“I was brought up that I’m my brother’s keeper.”
So says Albert Watson, Norton’s veterans grave officer. Watson, 84, is following in the footsteps of his father, James Watson, who held the same position years ago. Watson has now been the grave officer for over 50 years.
Watson puts American flags on the veteran’s graves prior to Memorial Day and takes them out after July 4th. He repeats the process prior to Veteran’s Day and removes them after Pearl Harbor Day.
Watson has lived in Norton his entire life. He served in the Navy and William, one of his six children, works with the town’s cemetery department. Watson’s history with the town runs deep. His grandfather’s grandfather, Samuel Thomas Lincoln, donated the land that is now the Winnecunnet Cemetery. Many revolutionary war veterans are buried there.
Watson has a town plan of where every veteran is buried and takes great care in his job. There are nine cemeteries in Norton. Last year, Watson placed 567 flags on graves. He is in charge of 200 flags in the Common Cemetery alone. Selectmen chairman Bradford Bramwell and his grandchildren helped Watson place flags by the graves one weekend. Watson asked Bramwell’s grandson to place a flag by a couple of stones a few rows down and gave the names of the soldiers buried there.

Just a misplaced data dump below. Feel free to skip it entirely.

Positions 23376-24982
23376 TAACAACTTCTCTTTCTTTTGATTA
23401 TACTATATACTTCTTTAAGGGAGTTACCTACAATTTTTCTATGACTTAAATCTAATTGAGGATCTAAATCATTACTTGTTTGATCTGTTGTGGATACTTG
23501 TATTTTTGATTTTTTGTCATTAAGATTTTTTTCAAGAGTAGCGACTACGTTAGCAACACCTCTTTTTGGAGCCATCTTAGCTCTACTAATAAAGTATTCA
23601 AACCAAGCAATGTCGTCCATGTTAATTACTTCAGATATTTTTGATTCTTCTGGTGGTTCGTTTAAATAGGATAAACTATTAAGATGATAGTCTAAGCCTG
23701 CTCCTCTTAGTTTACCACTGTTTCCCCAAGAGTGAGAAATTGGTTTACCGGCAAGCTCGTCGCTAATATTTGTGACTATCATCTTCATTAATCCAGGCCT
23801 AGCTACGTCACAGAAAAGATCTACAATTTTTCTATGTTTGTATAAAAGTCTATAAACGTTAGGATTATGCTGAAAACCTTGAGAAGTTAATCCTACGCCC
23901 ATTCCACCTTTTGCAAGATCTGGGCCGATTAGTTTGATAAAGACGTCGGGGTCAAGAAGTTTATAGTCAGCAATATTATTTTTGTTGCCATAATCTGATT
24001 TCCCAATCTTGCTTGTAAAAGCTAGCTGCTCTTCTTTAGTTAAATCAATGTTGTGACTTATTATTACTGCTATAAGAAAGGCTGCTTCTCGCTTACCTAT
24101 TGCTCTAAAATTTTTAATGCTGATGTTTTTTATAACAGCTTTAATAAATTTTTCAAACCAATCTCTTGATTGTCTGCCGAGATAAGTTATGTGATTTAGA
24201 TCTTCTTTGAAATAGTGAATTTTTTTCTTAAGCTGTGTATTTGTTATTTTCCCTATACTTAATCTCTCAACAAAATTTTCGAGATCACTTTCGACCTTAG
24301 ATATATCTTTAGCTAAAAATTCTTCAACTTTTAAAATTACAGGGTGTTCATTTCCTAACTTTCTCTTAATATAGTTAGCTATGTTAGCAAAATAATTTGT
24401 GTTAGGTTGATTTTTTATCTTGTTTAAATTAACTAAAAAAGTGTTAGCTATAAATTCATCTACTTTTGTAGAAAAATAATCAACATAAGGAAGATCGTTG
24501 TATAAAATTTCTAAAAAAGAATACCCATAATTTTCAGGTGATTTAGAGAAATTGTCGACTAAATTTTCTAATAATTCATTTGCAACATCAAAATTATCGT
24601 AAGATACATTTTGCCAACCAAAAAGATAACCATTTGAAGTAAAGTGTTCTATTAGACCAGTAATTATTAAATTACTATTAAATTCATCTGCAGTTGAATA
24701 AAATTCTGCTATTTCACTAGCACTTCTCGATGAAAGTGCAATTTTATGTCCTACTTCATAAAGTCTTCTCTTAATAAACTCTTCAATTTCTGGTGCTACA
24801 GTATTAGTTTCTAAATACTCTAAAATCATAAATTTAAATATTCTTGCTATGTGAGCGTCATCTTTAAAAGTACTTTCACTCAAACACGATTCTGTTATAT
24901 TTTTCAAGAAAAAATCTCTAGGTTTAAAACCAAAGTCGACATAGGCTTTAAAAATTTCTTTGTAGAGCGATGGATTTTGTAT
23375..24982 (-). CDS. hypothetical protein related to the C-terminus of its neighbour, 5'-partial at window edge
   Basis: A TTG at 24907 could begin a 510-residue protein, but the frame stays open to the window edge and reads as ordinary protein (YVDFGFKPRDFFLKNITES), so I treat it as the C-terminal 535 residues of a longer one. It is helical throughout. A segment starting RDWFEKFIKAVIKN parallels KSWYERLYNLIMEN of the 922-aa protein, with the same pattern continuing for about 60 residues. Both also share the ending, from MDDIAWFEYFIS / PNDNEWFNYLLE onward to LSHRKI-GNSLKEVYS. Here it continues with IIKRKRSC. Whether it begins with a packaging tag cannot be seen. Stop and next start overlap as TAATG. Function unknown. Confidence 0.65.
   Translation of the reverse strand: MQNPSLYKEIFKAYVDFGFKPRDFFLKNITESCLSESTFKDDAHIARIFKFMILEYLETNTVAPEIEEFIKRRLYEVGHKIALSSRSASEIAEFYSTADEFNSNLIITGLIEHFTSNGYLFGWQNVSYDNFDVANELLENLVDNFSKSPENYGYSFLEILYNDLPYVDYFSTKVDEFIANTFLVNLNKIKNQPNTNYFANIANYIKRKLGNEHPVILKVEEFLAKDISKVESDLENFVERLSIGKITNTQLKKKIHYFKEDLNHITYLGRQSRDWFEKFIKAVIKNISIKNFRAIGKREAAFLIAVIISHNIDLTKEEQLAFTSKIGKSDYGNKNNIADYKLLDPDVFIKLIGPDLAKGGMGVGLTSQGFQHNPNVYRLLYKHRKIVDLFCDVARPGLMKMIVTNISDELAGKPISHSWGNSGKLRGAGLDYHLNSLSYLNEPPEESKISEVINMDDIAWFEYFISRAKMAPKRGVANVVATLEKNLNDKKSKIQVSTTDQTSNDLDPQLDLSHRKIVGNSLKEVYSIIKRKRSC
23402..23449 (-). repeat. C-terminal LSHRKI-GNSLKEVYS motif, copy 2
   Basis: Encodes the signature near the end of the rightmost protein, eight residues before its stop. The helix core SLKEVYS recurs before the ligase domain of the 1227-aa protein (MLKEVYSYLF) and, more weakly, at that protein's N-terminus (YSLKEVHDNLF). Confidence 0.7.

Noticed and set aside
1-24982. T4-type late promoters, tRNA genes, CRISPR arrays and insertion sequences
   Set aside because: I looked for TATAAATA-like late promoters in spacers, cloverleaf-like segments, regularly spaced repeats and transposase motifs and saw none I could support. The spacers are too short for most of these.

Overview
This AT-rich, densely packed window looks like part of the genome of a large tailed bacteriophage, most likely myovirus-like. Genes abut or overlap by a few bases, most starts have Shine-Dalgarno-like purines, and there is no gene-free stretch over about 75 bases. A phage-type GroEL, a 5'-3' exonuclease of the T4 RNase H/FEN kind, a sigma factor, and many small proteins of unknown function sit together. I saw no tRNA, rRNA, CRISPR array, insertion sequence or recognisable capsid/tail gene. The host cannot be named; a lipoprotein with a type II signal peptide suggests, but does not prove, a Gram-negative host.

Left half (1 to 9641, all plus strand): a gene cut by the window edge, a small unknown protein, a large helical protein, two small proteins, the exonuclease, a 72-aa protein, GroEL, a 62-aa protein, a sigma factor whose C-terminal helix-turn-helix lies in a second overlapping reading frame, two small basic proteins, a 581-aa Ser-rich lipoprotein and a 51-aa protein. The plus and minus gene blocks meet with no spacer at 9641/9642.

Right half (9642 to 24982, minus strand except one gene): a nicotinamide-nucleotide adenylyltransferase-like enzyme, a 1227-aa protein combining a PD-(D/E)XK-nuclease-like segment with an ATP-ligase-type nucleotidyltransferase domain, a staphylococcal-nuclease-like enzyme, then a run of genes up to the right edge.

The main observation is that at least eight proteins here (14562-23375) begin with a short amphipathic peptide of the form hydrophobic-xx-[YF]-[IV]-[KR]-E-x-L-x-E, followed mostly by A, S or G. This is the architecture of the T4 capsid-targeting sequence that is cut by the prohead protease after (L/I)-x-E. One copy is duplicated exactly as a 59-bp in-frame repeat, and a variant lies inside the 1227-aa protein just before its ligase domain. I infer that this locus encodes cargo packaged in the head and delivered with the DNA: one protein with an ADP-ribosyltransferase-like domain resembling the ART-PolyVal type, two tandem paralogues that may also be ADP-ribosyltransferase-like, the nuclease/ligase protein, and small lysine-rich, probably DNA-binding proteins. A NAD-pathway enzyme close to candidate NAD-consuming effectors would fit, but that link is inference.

"He knew the names of the soldiers. It was like he was going by to say hello to old friends,” said Bramwell, who dubbed Watson an unsung hero. He was spot on.
“All of my friends are there,” Watson says of the deceased veterans.
Watson worked as a toolmaker at the Bay State Tap and Die plant in Mansfield before retiring. At one time, he was the district commander for all of the American Legion’s Bristol County. He currently is a member of the Berkeley American Legion and has been in a Legion branch for 66 years.
“The Berkeley Legion runs a lot of functions to raise money for the district,” Watson said. “I help out with barbeques and clam boils. The post believes by actions what the legion was founded for.”
Watson, who by his own admission is a private person, said that veterans often withstand trauma during their service and he feels he is doing his part to respect that by attending to the graves.
"He's going to be a hard person to replace," Bramwell said. "He deserves a great deal of thanks from all of us."